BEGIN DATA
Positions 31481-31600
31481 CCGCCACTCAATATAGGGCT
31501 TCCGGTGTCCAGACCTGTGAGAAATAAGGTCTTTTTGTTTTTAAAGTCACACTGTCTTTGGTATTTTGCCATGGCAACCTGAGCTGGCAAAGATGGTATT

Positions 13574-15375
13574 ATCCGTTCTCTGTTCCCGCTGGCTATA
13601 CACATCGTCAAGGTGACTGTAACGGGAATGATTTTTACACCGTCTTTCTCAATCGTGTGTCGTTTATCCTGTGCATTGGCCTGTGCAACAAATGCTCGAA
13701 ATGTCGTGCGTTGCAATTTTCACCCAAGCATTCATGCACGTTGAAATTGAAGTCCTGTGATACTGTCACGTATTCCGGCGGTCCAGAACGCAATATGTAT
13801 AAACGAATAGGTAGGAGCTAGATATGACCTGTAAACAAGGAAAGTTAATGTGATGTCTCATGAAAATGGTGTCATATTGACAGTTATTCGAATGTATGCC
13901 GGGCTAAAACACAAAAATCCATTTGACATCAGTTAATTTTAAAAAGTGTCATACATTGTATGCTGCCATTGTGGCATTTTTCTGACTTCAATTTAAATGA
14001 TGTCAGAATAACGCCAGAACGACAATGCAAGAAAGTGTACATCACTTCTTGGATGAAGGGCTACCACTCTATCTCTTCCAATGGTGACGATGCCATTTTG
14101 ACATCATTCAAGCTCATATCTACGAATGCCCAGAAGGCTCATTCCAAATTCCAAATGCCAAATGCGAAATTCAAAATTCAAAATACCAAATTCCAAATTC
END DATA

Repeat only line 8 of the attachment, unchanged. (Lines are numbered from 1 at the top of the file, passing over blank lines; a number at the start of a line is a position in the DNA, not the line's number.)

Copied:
13801 AAACGAATAGGTAGGAGCTAGATATGACCTGTAAACAAGGAAAGTTAATGTGATGTCTCATGAAAATGGTGTCATATTGACAGTTATTCGAATGTATGCC